Then the columns in the index shown in the order in which they have been defined in the index,
sepcified by the column_rank.
This is important. The index is ordered by columns in the order of their definition.
For example the index ix_guo2010a_mr_snapnum_sampling defined on Guo2012a..MR contains columns
(snapnum, fofID, centralMvir, type, stellarmass,...) in this order, which implies that it is ordered first by snapnum, than fofID, then centralMvir and so on.
This helps when a query has a WHERE_cluase that include constraints on on snapnum and fofId.
Now a binary search (for example, DB will use more optimal algorithms) can very quickly find the range of rows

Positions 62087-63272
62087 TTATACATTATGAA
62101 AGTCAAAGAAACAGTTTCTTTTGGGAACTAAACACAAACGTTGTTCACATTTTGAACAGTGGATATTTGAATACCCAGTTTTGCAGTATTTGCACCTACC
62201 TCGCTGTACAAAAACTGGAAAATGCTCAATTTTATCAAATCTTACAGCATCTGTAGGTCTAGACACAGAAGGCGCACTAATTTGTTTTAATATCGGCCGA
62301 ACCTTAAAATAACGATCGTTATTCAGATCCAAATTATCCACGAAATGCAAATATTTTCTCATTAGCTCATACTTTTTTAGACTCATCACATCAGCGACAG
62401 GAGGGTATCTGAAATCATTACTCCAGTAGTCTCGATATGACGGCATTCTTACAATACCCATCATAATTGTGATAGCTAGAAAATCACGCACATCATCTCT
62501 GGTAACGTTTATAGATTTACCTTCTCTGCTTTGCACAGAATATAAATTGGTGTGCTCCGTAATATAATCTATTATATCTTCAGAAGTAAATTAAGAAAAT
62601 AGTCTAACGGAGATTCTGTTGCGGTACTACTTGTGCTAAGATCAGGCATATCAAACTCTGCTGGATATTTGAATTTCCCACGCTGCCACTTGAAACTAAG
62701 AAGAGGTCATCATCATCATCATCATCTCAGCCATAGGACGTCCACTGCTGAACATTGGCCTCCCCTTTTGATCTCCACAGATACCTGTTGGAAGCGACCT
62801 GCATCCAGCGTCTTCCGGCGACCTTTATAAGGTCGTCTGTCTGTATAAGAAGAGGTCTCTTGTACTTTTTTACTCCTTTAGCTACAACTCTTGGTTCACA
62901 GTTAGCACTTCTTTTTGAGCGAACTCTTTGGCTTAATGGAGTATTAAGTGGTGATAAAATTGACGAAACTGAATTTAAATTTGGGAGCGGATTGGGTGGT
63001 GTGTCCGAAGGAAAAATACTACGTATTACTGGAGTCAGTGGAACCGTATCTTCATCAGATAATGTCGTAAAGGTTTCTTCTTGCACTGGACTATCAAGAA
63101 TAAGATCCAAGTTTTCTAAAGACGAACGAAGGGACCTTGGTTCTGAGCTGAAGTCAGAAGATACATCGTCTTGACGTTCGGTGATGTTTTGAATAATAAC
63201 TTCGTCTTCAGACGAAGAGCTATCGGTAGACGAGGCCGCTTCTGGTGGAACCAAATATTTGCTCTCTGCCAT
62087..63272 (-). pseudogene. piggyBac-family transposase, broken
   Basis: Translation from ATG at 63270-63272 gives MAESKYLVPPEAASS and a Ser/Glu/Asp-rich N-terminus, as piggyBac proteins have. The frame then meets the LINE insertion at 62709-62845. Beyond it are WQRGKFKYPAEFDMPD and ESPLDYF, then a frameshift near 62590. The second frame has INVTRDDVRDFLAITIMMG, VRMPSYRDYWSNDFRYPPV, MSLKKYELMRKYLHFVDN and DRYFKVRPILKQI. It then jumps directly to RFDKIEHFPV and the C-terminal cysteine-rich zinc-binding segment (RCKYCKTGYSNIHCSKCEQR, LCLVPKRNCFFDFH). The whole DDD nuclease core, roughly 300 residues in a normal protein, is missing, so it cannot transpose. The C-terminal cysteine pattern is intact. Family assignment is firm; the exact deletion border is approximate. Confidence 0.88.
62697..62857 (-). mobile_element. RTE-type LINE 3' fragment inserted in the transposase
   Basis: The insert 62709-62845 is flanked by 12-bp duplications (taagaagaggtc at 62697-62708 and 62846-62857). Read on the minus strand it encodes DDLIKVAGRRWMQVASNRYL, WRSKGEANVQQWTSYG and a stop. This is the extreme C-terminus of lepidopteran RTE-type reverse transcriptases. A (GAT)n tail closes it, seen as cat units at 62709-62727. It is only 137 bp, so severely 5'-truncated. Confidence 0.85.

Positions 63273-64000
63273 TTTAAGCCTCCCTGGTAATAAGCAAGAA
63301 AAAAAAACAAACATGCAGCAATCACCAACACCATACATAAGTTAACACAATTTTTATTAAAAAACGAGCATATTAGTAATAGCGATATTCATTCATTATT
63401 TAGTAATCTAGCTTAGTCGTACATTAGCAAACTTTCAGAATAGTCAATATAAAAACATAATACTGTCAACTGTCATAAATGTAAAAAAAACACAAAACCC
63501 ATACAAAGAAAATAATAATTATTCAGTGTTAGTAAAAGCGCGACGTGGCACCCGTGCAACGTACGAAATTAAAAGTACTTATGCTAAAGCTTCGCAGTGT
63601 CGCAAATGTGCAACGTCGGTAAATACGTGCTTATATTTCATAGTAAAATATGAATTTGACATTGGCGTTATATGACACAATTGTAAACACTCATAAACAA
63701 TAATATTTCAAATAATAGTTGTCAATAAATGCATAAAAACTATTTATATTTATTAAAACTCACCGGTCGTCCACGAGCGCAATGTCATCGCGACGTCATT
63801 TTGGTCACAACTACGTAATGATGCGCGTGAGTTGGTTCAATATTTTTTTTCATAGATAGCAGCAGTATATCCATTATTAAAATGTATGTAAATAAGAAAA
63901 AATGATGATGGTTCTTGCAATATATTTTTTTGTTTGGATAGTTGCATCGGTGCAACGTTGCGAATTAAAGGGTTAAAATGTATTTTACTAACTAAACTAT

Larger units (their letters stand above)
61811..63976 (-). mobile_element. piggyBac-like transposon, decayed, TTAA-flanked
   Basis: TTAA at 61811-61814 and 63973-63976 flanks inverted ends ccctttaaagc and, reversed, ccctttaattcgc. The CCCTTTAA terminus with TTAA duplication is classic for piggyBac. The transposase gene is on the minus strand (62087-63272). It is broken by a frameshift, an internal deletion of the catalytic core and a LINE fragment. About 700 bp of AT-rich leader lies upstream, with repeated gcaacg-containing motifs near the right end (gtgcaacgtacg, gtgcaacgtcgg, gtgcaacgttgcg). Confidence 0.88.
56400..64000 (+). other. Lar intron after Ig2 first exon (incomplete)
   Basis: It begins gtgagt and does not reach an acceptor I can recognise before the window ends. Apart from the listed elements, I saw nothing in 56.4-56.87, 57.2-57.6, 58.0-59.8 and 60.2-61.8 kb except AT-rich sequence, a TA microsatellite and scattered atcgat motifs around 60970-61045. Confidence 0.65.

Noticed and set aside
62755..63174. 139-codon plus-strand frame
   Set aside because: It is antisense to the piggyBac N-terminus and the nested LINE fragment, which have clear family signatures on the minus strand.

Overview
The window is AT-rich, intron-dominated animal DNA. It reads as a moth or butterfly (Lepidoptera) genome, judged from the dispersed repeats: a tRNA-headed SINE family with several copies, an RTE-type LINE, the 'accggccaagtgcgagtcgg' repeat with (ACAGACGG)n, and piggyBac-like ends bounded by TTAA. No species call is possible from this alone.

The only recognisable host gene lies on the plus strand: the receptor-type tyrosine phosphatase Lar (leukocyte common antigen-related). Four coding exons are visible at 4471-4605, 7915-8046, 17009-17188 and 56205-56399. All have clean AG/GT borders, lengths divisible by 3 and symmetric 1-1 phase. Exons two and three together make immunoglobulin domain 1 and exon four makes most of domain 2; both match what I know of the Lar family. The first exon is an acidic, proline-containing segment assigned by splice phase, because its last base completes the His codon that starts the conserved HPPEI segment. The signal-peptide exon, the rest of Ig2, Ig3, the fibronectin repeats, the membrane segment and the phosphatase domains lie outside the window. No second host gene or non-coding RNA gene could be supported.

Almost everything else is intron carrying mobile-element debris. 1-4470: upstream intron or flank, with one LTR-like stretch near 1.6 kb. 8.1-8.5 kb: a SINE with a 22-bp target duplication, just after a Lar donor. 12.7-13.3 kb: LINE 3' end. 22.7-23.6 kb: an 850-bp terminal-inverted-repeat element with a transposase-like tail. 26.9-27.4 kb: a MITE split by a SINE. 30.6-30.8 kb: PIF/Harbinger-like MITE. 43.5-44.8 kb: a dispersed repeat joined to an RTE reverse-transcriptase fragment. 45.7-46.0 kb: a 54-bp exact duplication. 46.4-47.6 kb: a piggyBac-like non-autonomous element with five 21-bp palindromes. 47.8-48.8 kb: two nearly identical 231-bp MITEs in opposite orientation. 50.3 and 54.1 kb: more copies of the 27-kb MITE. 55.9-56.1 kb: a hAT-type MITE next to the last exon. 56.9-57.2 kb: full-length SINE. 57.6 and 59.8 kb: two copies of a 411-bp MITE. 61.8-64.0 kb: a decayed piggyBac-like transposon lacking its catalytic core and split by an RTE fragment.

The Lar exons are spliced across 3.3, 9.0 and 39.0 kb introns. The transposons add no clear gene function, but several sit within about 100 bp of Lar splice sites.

that fulfills the constraint.
But when the query only constrains stellarMass the whole index will still have to scanned before the apporpriate rows are
found. (Though note that the reduced width of the index compared will lead to some improvement compared to scanning the whole table).
It is further important to realize that when a query requests only columns that all appear in the index,
this can lead to a further performance improvement. In this case once the DB engine has found the rows obeying the constraints,
all the required data can be read off from the rows in the index itself.
I.e. it is not necessary to do a lookup in the main table itself.
This so called "bookmark lookup" (please ask Google for more details) can kill the performance improvement
the use of an index, especially if large amounts of rows obey the constraints.
For this purpose many of our indexes contain more columns than could be useful in a sorting algorithm.
For example the centralMvir in the index discussed above, being a floating point value, will